Face Off: Big-Screen Smackdown
In this age of high-definition/digital television, it might seem odd for us to be reviewing NTSC (aka analog) displays. After all, digital television (DTV) and its subgroup, high-definition television (HDTV), are the way of the future, destined to replace our analog NTSC system. However, even if you consider the current crop of digital programming adequate enough to warrant purchasing one of the newer, more-advanced ATSC (aka digital) displays, they're still fairly expensive. If you're looking to spend more than $3,000 on a display, we strongly suggest that you consider DTV or DTV-ready products. However, for those of us who didn't cash in our Internet stock options in time, there are some good deals to be had on big TVs, and, as usual, Home Theater is here to point you in the right direction.
This month, we've thrown four 50-inch analog rear-projection televisions in the ring so that you can see who comes out victorious and who gets smacked with a folding chair. These sets from Hitachi, Mitsubishi, Panasonic, and Zenith don't have high-definition aspirations. They won't accept the higher scan rates of HDTV, progressive-scan DVDs, or your computer. Although they won't do pile drivers from the corner post, they will give you a big-screen image on a relatively shoestring budget. Priced at about $2,000 or less, these sets are considerably more affordable than their DTV-capable brethren, and they still include useful features like component inputs, dual RF inputs with an RF/cable-box loopthrough, and dual-tuner picture-in-picture.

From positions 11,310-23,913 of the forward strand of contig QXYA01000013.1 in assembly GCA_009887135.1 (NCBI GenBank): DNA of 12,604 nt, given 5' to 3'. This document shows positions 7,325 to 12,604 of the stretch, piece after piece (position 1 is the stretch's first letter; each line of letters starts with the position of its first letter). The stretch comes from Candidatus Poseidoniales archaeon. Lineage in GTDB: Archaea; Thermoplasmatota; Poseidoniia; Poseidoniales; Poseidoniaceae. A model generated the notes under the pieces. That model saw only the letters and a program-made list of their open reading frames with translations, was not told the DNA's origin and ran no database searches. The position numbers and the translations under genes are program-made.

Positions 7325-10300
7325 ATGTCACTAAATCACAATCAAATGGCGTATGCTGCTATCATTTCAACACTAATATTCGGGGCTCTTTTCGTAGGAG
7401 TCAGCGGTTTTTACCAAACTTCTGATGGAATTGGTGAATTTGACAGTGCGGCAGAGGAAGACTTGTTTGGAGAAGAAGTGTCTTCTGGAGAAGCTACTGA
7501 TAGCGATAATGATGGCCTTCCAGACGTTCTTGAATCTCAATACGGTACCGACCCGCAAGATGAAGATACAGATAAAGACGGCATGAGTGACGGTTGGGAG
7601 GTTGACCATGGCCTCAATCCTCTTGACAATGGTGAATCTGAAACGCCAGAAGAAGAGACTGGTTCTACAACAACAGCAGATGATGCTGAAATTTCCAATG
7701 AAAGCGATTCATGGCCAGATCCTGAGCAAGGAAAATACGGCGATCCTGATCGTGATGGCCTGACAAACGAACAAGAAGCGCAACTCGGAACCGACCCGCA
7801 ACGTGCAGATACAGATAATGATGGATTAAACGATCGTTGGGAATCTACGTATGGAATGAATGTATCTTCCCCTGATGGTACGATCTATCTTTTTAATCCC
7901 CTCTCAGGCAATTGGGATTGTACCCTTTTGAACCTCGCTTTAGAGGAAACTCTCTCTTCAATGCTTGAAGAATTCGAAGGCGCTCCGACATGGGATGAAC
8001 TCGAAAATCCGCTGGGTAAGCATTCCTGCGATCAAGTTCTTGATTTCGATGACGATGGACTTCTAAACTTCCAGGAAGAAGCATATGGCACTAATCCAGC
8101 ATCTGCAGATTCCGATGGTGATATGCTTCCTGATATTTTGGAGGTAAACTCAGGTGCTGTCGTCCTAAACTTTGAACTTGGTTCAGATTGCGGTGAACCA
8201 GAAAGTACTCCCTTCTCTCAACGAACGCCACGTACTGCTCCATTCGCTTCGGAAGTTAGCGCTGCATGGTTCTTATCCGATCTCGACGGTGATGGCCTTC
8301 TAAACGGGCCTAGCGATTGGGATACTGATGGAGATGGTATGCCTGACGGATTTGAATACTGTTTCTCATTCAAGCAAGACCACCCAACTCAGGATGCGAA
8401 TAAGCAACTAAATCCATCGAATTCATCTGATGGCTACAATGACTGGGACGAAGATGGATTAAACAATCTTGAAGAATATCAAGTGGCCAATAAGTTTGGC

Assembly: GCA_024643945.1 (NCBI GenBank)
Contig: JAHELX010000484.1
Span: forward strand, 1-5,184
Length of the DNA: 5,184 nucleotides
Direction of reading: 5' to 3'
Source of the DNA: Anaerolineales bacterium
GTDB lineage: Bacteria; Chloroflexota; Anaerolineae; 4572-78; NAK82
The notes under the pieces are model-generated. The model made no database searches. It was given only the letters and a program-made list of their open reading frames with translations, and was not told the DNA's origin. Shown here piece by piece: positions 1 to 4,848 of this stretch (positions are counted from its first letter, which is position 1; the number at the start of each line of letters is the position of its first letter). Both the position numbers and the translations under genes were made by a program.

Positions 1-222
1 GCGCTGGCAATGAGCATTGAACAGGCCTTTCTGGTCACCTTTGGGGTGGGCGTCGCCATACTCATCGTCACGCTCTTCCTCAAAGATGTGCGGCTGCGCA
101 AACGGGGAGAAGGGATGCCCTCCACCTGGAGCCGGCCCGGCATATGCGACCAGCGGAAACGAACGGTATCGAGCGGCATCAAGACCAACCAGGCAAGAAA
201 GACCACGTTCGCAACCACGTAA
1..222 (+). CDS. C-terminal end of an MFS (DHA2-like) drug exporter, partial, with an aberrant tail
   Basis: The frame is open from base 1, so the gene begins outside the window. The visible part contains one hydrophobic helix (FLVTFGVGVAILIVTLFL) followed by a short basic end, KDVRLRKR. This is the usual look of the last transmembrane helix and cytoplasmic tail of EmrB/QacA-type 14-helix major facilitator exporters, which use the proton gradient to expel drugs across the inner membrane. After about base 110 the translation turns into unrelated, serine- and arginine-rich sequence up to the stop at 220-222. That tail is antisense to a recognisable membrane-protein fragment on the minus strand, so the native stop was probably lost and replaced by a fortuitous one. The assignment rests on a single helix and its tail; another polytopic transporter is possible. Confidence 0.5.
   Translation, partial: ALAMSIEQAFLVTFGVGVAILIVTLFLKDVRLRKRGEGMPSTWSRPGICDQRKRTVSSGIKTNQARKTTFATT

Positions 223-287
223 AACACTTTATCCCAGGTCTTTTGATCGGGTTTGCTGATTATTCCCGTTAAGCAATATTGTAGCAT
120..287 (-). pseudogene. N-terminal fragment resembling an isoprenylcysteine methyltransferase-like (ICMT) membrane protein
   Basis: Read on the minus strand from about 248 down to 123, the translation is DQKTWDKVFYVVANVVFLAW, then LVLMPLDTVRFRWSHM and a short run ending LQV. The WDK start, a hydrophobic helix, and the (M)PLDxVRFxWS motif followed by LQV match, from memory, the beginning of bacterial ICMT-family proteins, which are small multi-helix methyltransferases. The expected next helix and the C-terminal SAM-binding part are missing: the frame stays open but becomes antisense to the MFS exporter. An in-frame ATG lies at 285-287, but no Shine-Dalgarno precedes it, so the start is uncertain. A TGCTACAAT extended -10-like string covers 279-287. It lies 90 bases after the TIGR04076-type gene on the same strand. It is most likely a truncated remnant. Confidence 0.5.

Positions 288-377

The judging panel consisted of the usual suspects: audio editor Clint Walker, features editor Chris Lewis, and me. I acted as the monkey in the vertical black-and-white stripes, smacking the floor and counting to three. On the technical side, our reference Sony DVD changer was routed through an Extron composite video distribution amplifier that fed each TV an identical signal. Each display's picture controls (contrast, brightness, color, tint, sharpness, and color temperature) were adjusted to provide the most accurate image possible without requiring professional help. All picture enhancements, where available, were turned off, and light-output levels were matched within 1 foot-lambert. We played clips from several movies and images from test DVDs. Since none of the panelists expressed any concern over audio quality, we concentrated solely on picture performance, features, and ergonomics. With that, and a disappointing absence of bikini-clad females in high heels walking around with numbered cards over their heads, we were ready to rumble.